32. The method for manufacturing an SOI substrate according to claim 31, wherein the ion includes one or a plurality of atoms which is different in mass thereof.
33. The method for manufacturing an SOI substrate according to claim 32, wherein the ion includes hydrogen ions which are different in mass.
34. The method for manufacturing an SOI substrate according to claim 33, wherein the hydrogen ions which are different in mass are H+, H2 +, and H3 + ions.
35. The method for manufacturing an SOI substrate according to claim 34, wherein, among the hydrogen ions, a proportion of H3 + ion is higher than proportions of other ion species.
36. The method for manufacturing an SOI substrate according to claim 31, wherein the first heat treatment for generating a crack is performed at a temperature lower than a temperature of the second heat treatment of which is higher than the strain point of the glass substrate.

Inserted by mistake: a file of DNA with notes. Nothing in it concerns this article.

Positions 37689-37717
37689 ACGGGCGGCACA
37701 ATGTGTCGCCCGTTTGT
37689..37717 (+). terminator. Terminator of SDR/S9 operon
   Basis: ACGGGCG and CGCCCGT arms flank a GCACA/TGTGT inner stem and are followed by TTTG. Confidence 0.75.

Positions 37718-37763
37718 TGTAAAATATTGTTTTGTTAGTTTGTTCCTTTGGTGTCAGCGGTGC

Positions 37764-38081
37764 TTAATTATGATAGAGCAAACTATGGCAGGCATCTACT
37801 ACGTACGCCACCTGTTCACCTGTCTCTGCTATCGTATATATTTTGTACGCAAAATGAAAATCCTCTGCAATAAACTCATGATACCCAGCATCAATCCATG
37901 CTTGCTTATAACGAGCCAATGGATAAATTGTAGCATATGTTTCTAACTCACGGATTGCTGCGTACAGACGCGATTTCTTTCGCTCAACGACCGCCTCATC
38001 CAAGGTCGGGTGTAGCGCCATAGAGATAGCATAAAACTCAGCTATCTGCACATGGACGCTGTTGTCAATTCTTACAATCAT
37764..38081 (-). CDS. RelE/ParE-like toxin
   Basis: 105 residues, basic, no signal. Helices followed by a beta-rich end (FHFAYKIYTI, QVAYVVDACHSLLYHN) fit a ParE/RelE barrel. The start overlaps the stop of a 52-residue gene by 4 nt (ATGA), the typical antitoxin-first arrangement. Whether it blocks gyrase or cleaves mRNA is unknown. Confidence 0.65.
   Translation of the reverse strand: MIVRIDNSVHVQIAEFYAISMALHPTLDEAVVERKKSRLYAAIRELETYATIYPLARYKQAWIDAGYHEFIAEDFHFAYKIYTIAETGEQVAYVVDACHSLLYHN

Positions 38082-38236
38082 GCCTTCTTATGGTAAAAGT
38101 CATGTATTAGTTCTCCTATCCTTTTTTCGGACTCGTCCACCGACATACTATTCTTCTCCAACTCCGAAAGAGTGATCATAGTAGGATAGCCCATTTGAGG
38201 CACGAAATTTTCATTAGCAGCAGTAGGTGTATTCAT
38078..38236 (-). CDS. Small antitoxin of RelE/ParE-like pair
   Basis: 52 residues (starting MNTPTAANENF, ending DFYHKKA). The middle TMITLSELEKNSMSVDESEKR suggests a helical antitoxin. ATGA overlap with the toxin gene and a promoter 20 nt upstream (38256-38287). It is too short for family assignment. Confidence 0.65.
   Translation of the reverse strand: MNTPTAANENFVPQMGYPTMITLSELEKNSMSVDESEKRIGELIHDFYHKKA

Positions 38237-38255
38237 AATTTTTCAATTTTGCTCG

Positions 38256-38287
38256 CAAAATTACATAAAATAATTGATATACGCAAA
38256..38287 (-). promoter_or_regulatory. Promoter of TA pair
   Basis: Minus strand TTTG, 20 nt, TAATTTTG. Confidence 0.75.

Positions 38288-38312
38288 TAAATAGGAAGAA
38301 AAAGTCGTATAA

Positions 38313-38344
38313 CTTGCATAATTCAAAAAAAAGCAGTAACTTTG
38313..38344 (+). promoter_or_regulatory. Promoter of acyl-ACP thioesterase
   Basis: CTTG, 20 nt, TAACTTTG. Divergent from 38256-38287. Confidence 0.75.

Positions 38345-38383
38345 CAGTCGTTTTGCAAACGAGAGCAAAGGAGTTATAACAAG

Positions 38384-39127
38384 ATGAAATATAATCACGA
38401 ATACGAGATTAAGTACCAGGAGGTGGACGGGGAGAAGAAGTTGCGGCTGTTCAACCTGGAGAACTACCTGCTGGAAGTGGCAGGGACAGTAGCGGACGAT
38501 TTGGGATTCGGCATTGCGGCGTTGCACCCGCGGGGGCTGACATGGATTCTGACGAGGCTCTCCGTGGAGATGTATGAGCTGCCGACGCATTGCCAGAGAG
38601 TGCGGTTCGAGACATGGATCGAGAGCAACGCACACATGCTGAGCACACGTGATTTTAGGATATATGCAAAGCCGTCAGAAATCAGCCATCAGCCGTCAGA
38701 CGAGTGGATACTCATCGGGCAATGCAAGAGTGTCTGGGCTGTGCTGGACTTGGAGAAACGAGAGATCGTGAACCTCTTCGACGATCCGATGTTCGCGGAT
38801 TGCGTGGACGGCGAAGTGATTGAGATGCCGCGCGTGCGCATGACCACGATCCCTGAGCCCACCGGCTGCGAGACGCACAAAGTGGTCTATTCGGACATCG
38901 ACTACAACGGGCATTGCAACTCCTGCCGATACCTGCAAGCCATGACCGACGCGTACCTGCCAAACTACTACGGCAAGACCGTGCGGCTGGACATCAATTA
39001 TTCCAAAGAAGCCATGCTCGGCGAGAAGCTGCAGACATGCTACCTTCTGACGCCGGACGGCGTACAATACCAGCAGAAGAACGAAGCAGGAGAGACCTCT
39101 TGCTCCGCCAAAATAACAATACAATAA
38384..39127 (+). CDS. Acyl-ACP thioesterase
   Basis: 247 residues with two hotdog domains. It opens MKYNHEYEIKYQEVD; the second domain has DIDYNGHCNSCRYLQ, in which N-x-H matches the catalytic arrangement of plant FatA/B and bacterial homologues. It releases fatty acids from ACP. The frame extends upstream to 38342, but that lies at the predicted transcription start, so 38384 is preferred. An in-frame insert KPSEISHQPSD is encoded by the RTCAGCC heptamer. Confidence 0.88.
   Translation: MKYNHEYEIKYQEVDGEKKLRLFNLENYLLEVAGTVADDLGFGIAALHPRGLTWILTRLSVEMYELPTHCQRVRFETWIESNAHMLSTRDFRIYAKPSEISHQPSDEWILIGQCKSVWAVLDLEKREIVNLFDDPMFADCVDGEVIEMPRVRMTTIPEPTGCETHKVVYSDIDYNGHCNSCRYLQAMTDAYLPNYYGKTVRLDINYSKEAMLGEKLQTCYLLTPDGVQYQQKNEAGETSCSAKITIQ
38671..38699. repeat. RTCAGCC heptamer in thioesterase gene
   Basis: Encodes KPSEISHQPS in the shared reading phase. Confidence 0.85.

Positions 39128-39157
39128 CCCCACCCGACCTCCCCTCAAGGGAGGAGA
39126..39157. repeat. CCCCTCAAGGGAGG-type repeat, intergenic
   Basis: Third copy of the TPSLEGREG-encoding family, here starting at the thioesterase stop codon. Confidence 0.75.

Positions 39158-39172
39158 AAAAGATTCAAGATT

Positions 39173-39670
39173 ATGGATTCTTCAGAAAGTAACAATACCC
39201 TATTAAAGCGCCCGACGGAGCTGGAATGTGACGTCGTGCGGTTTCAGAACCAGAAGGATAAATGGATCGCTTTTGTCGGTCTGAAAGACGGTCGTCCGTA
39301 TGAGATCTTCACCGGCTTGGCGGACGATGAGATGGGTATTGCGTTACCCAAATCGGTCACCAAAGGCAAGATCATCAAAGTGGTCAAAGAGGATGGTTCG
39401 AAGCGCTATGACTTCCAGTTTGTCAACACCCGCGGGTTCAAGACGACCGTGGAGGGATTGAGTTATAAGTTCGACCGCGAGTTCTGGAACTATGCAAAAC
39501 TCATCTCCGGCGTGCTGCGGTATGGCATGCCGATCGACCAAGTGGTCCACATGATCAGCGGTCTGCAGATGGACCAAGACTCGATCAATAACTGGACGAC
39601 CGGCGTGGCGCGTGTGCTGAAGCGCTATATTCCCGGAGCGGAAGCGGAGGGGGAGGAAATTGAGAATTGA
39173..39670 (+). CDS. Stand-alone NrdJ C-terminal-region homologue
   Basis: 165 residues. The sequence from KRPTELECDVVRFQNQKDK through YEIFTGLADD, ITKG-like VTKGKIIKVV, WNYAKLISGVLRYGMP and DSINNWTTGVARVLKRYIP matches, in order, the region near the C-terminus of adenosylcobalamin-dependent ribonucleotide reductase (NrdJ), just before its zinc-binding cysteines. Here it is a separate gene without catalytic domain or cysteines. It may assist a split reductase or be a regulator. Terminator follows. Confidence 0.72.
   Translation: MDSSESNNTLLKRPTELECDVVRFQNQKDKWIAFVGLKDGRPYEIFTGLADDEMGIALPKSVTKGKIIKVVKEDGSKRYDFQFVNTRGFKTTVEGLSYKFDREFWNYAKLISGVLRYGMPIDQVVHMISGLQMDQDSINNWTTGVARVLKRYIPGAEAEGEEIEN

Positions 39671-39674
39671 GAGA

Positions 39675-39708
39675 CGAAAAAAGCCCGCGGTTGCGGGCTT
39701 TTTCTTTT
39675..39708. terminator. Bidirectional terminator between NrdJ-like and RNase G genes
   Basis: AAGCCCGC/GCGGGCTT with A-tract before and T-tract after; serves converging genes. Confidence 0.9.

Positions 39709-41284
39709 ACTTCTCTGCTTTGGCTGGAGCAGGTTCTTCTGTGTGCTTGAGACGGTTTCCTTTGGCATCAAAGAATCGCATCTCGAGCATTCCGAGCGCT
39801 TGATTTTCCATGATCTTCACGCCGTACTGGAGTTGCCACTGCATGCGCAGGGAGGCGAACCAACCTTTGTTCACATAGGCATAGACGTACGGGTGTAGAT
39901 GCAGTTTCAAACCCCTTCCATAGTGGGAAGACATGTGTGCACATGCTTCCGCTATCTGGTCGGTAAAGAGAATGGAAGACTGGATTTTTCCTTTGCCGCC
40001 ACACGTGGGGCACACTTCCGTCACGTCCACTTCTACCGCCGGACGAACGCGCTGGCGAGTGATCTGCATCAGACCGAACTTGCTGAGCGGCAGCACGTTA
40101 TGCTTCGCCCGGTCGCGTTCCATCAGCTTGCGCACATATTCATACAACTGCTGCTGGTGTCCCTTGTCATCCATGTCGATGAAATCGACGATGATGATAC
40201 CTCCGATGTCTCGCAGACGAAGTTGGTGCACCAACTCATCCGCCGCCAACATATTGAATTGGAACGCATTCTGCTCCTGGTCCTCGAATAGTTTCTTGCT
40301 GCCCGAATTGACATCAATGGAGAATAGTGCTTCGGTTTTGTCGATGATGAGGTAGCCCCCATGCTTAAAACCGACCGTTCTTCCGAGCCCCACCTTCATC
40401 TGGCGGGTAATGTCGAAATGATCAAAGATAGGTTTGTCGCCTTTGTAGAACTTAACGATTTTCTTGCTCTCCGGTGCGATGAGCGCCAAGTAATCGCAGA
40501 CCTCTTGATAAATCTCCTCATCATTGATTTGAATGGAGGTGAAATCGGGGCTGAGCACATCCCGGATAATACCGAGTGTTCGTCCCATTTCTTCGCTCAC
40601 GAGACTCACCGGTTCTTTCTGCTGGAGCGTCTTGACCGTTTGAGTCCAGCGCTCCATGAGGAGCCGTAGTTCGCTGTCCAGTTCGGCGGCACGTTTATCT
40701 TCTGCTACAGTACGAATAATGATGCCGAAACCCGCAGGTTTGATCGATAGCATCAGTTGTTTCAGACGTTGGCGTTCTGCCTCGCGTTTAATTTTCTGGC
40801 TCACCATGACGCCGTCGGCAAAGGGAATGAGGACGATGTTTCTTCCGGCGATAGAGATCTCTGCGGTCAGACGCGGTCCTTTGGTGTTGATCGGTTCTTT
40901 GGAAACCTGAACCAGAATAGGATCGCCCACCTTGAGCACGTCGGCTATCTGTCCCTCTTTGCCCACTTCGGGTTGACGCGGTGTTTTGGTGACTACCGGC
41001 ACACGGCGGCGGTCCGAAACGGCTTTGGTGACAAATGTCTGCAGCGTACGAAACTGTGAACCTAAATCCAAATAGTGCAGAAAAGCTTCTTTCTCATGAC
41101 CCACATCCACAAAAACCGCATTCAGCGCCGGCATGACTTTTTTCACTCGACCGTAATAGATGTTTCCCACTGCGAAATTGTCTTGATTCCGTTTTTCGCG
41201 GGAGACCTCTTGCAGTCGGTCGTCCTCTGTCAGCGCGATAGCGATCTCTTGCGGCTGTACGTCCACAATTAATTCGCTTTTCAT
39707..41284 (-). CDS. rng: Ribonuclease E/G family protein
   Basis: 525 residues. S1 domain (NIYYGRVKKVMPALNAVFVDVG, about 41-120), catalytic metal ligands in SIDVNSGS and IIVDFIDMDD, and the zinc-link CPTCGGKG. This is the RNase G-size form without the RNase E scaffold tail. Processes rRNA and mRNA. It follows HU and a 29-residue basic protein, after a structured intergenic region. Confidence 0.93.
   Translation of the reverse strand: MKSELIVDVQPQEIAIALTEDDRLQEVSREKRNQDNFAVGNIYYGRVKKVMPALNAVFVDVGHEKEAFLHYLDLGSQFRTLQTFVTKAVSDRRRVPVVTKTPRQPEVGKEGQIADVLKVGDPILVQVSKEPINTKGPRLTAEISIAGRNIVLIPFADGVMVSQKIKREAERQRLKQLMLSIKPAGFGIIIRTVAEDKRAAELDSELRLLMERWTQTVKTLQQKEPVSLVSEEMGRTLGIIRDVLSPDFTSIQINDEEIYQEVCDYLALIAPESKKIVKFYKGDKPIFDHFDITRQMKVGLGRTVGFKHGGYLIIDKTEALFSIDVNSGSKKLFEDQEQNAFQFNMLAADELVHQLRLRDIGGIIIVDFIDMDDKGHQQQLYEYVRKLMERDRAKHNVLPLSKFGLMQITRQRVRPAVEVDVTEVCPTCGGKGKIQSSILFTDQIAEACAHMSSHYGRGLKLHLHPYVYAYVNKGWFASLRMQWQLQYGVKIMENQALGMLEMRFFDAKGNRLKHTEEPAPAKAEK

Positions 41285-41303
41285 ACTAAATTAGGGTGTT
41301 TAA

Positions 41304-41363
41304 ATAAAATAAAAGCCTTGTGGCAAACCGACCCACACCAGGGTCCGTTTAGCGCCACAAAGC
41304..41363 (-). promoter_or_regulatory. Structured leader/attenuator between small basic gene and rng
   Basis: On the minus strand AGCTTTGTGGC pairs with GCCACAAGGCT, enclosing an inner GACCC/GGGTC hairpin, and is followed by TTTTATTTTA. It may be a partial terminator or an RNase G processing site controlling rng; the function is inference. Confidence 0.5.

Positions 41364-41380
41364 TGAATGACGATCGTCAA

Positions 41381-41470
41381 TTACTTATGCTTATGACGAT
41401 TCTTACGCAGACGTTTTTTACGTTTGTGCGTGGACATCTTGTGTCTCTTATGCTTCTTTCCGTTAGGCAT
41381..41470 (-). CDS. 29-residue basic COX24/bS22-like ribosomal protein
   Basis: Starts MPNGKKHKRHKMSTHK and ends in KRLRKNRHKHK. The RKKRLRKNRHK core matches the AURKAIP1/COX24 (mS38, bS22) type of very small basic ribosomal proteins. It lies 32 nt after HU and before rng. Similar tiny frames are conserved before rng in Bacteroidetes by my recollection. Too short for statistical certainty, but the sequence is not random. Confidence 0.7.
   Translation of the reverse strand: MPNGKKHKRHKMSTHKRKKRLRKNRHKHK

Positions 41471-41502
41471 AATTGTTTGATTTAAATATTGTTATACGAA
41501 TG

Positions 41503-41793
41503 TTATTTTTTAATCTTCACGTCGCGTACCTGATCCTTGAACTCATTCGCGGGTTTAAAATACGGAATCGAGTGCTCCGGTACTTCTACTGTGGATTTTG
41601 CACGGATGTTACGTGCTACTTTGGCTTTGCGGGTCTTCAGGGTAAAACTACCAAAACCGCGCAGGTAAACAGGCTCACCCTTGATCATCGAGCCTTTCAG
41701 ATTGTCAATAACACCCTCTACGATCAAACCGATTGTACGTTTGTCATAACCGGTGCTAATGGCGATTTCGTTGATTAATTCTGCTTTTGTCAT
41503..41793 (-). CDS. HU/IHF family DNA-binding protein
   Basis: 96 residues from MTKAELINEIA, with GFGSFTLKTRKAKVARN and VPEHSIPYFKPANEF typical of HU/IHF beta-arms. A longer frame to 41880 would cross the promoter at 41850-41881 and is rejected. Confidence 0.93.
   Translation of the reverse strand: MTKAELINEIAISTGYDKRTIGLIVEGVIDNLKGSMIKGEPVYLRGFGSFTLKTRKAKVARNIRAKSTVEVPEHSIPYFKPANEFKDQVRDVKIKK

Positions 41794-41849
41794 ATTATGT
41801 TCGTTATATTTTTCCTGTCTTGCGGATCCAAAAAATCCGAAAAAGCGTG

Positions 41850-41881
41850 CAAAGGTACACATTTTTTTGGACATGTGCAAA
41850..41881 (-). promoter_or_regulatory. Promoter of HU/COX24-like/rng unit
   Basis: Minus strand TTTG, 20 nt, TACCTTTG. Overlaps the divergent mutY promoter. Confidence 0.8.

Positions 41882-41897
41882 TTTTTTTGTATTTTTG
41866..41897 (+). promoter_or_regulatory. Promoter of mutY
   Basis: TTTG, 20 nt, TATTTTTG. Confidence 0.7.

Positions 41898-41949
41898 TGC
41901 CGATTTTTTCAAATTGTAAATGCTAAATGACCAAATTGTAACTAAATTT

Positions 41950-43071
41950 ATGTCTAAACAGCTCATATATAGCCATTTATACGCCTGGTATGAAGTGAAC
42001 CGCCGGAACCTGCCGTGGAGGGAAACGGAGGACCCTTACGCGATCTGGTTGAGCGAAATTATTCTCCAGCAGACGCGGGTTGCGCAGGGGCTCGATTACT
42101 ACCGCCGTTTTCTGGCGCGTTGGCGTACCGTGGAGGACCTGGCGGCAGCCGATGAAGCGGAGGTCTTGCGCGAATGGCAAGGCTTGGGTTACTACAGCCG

37. A method for manufacturing a semiconductor device comprising forming a semiconductor element from the SOI substrate formed according to claim 31.
38. A method for manufacturing a semiconductor device comprising forming a semiconductor element from the SOI substrate formed accord to claim 31, and
forming a display element which is electrically connected to the semiconductor element.
39. The method for manufacturing a semiconductor device according to claim 38, wherein a liquid crystal display element is formed as the display element.
40. The method for manufacturing a semiconductor device according to claim 38, wherein a light-emitting element is formed as the display element.
Description
BACKGROUND OF THE INVENTION

1. Field of the Invention